CHICAGO (AP) -- U.S. Sen. Dick Durbin told Norfolk Southern this week that it must do more to secure a major rail yard on Chicago's South Side after three major gun thefts led to many of the weapons circulating in nearby violence-plagued neighborhoods, according to a letter the Illinois Democrat sent this week to the company's CEO.
The letter , provided to The Associated Press by Durbin's office Wednesday, cites the theft of some 150 guns between 2014 and 2016. Officials say most of the guns, including semi-automatic rifles, spread into nearby communities, helping to fuel the kind of violence that last year led to 762 homicides in Chicago, more than in New York City and Los Angeles combined.
"These repeated incidents of gun theft ... jeopardize the safety and well-being of Chicago residents," Durbin wrote in the March 14 letter to CEO James A. Squires.
The thefts haven't, until now, drawn much scrutiny from elected officials. There have been neither federal nor local hearings devoted to the rail-yard gun thefts, contributing to a perception in communities hugging the yard that no one is taking responsibility.
The most recent heist was in September, when thieves made off with more than 30 guns. In 2015, alleged street-gang members used box cutters to get into one train, carrying away 111 new guns en route from New Hampshire weapon maker Sturm, Ruger & Co. to Washington state. It was sheer luck, not an inside job, that they selected a boxcar with guns, officials said.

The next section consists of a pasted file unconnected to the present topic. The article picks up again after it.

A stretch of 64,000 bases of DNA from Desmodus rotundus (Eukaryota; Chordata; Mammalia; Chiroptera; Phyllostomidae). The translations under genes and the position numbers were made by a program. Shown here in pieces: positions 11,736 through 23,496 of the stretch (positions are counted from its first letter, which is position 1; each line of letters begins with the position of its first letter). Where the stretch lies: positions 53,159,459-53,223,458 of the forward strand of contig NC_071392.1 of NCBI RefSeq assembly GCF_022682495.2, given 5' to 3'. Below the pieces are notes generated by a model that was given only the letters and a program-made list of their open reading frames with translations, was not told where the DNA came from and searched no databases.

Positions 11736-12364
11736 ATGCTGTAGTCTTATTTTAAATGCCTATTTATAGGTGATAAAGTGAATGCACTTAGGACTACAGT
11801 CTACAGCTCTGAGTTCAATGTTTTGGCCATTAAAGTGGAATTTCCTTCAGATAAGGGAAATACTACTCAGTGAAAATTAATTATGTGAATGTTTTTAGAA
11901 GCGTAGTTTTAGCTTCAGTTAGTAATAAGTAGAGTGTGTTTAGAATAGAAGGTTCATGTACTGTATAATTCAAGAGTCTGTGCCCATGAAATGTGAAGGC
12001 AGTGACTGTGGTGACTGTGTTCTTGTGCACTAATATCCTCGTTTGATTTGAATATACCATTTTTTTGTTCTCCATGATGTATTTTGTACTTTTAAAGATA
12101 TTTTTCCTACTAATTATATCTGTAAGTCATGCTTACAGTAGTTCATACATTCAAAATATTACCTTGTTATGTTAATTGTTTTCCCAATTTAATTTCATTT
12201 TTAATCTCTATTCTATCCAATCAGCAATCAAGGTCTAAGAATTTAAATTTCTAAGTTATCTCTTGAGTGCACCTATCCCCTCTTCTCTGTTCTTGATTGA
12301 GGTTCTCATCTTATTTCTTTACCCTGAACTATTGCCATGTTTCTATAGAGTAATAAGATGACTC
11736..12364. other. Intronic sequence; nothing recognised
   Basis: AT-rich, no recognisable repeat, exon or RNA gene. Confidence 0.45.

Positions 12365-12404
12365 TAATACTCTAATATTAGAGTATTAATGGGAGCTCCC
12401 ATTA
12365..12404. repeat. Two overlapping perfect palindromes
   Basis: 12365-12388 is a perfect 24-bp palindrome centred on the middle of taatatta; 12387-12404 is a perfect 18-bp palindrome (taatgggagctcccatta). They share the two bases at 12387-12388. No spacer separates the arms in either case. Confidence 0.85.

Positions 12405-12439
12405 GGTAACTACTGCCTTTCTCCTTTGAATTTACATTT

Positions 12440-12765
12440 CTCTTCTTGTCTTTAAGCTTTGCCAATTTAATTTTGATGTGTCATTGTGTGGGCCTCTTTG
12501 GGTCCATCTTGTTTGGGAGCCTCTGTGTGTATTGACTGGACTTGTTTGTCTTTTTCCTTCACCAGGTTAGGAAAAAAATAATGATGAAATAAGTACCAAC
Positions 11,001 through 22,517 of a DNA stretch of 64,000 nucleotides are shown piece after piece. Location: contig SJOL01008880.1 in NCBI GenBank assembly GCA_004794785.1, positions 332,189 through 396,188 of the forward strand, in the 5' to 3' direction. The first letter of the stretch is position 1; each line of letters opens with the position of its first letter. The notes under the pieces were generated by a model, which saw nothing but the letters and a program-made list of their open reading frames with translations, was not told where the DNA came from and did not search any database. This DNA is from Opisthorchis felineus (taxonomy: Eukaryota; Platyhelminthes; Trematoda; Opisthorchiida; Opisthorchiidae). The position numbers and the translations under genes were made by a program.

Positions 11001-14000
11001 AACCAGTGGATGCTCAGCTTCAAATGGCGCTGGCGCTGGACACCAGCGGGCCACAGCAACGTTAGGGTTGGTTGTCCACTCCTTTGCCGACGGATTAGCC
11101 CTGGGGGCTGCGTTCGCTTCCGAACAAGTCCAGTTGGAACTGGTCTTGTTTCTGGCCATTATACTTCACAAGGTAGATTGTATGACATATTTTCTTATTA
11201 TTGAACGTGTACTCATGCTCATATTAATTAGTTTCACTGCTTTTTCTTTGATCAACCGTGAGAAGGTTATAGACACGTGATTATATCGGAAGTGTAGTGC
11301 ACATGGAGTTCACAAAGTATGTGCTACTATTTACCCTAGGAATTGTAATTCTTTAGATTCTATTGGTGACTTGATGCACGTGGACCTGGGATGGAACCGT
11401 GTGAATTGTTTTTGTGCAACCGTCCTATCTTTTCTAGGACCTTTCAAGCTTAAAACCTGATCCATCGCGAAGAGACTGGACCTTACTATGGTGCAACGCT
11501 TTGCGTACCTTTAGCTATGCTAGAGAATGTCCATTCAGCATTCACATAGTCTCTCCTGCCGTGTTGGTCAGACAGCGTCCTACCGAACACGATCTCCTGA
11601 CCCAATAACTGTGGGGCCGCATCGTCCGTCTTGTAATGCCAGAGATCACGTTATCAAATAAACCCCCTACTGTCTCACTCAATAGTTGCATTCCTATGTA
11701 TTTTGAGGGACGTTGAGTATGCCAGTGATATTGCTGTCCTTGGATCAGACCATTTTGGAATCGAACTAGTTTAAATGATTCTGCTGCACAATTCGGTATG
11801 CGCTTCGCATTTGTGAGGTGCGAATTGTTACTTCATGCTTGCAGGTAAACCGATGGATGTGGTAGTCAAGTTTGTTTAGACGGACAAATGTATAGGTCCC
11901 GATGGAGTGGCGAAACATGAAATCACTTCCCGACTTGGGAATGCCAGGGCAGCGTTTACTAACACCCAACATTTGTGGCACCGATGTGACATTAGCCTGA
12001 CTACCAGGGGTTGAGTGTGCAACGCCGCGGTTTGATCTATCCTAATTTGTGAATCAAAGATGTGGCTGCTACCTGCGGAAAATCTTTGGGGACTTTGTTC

Durbin's letter also asks the Virginia-based company, which has annual operating revenues of around $10 billion, to send him information on any plans to beef up security, writing, "It is clear that more needs to be done by Norfolk Southern."
Asked about the letter, Norfolk Southern spokeswoman Susan Terpay said in an email Wednesday: "We don't have a comment at this time." She has said previously about the rail yard that the company is "doing everything within (its) power to prevent" the gun thefts, including by adding extra patrols and K-9 units.
After examining hundreds of court records, the AP reported earlier this month that just 16 of the 111 guns stolen in 2015 have ever been recovered and that most were found in the possession of purported street-gang members or drug dealers. One recovered Ruger was tied to a Jan. 22, 2016, shooting. Another was found in a dealer's home alongside 429 bags of heroin.
Suspected thieves have been arrested in the 2015 theft. No arrests were announced in the other two heists.
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